Thursday, June 18, 2009

Hunger for God

Over the last few months, I've been slowly working through one of the best devotional prayer books I have ever read. The book is actually set up to walk you through it's pages in eight weeks, but it has taken me closer to eight months. Maybe that means I have just attempted to do WAY too much over these last few months. I'm slowly working my way through the final parts of this book. It's called Developing Intimacy With God. I know, catchy title. Every time I've opened this book, it has guided me through some powerful encounters with God. The week by week practices have challenged me, and I have been striving to spend a few weeks on practicing the concepts that emerge in this little book.

My friend JR Woodwardrecommended this book to me a year ago, and I'm immensely grateful. I was wrestling through a big life decision, and I was looking for guidance, and my friend recommended this book as an aid to growing in my awareness of God's direction in my life.

So as I was reading a wee bit today, I came across this quote, and it made me think about my tendency (and I don't think I'm alone), to indulge in treats of various types as part of my dietary habit. The quote is actually from an article written by a guy named Cornelius Plantinga. Here it is.

"Self-indulgence is the enemy of gratitude, and self-discipline is usually it's friend and generator. That is why gluttony is a deadly sin. The early desert fathers believed that a person's appetites are linked: full stomachs and jaded palates take the edge from our hunger and thirst for righteousness. They spoil the appetite for God."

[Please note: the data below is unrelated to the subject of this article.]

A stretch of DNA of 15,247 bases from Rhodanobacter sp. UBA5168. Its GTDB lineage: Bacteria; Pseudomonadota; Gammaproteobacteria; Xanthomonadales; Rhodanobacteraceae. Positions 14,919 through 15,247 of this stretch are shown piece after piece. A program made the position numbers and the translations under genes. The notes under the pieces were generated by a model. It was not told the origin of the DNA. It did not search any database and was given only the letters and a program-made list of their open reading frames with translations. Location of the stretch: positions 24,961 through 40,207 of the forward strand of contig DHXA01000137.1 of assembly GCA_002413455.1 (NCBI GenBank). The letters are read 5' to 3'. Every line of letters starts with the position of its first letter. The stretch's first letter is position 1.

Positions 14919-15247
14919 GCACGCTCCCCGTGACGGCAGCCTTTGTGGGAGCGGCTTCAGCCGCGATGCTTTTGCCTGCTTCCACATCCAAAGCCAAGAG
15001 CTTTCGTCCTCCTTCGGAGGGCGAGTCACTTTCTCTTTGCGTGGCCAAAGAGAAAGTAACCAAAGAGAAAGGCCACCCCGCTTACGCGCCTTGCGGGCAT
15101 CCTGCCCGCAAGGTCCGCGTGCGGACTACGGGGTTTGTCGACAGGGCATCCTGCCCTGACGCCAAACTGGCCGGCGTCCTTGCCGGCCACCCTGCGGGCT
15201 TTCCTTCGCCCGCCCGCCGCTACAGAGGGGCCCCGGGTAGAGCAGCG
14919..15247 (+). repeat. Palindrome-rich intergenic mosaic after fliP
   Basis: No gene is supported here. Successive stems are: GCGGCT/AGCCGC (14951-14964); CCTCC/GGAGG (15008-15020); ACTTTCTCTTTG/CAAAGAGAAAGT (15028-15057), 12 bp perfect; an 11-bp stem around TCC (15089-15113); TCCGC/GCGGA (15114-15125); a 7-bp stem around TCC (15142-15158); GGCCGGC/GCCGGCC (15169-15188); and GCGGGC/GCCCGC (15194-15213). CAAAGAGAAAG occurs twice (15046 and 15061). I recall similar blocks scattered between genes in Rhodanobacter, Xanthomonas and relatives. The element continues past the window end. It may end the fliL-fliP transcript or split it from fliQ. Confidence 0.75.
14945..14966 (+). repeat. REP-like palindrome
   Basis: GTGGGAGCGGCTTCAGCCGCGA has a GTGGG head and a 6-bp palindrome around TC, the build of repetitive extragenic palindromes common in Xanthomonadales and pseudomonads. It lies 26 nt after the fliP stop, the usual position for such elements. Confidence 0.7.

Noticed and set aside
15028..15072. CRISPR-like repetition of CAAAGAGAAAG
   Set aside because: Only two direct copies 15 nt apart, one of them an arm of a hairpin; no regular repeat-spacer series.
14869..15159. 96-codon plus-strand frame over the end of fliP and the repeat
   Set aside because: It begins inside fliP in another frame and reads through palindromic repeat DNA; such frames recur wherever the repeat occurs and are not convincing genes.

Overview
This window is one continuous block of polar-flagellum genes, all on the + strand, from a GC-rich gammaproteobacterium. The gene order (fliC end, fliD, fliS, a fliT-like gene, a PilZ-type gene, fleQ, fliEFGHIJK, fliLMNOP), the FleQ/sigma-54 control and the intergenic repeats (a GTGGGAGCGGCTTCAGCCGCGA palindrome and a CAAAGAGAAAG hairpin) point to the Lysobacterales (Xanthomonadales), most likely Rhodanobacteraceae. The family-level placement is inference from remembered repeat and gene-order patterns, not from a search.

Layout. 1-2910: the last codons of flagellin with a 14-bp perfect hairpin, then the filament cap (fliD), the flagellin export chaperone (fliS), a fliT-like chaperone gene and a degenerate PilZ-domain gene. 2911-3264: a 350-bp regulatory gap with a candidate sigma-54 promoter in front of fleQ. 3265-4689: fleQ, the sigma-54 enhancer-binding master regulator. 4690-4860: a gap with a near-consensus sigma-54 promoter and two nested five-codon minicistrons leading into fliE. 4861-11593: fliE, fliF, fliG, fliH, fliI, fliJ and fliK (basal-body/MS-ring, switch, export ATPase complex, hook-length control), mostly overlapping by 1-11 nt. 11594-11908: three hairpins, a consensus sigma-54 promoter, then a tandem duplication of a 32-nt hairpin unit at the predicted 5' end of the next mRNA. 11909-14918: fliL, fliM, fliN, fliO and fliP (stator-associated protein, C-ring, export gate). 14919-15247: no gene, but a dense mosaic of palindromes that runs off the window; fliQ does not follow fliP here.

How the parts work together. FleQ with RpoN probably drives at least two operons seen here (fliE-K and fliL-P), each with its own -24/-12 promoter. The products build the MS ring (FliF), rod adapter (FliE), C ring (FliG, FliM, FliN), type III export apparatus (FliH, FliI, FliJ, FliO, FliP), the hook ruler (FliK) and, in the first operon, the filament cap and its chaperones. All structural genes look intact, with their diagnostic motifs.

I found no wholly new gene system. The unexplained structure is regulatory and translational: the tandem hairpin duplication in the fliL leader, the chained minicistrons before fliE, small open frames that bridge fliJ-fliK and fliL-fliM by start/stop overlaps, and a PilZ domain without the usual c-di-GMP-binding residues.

After this quote, Alex Aronis, the author of the book says, "By experience, we know that culinary pleasures have a seductive power. They can take over and choke the word. (Mark 4.19).

Perhaps there is a connection between our general spiritual malaise in the West, and our indulgent lifestyles. I've thought about this a few times before, especially when considering verses of scripture like Ezekiel 16.48, but it's just been impressed on my mind again, so I thought I'd share it with you.

As we go through our day, may we all learn the self-restraint it takes to resist indulging in a culture that flashes alluring indulgences at every turn, and may we at the same time grow in our hunger for the Creator of the Universe.

1 comment:

Aly said...

Hey Billy! Thanks for this. It's something I've been thinking a lot about--and really speaks volumes about us, I think. Sounds like such a cool book!!!